Kelsey Peden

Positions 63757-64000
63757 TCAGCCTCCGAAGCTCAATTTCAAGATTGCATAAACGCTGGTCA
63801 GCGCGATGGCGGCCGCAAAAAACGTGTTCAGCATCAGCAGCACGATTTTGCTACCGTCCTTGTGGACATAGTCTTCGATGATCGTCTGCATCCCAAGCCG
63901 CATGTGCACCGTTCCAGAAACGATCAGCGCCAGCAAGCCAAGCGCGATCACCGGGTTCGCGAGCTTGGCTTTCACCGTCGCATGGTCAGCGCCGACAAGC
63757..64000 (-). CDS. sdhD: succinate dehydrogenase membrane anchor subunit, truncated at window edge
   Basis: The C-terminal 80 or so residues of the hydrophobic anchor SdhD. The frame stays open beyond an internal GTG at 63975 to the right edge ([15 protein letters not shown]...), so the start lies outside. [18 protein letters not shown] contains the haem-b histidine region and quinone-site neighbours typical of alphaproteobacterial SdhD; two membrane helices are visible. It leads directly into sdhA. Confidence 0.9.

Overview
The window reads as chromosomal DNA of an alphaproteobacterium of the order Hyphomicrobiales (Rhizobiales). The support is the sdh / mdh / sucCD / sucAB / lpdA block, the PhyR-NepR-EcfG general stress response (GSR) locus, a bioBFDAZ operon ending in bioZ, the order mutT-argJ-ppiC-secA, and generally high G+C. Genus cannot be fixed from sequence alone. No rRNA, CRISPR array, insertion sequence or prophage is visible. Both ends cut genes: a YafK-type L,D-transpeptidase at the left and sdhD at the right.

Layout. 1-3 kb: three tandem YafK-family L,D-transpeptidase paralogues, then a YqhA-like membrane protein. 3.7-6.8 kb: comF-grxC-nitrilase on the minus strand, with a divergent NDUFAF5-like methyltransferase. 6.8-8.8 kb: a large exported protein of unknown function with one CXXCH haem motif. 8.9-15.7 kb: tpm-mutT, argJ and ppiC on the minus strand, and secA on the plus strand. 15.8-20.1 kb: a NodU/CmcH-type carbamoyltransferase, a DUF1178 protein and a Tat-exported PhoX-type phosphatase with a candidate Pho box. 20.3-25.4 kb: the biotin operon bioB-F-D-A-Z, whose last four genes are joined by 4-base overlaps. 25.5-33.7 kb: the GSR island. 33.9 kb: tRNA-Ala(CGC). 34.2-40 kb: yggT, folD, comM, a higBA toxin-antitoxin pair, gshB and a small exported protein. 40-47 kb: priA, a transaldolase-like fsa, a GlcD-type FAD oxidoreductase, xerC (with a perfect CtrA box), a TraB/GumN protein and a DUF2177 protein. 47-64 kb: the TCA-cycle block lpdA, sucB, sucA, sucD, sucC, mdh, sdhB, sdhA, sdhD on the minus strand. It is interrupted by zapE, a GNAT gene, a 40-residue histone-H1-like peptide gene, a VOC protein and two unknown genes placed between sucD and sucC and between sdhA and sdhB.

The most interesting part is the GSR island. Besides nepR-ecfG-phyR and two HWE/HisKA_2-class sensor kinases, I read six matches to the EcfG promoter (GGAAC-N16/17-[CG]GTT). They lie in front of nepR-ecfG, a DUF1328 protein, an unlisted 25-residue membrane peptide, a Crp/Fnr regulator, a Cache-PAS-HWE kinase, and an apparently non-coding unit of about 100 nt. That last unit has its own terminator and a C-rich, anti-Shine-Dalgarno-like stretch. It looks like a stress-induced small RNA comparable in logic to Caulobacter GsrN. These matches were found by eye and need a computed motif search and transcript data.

Kyi sat on the banks of the Inya Lake, saying goodbye to the place they said was no longer her home. The government of Myanmar had given her an option: leave or be arrested. She felt lucky to leave; most activists she knew did not get a warning first. A few kilometers away, her parents’ graves sat cleaned, adorned with fresh flowers. She hoped her sister would keep up the task in her absence, but she hadn’t been able to get ahold of her in quite some time. The feeling of the country was getting more concerned—"frantic" she explained, laughing, "everyone is afraid to answer the phone," as if the doors that had swung open to the world a decade earlier were showing signs of slamming closed again.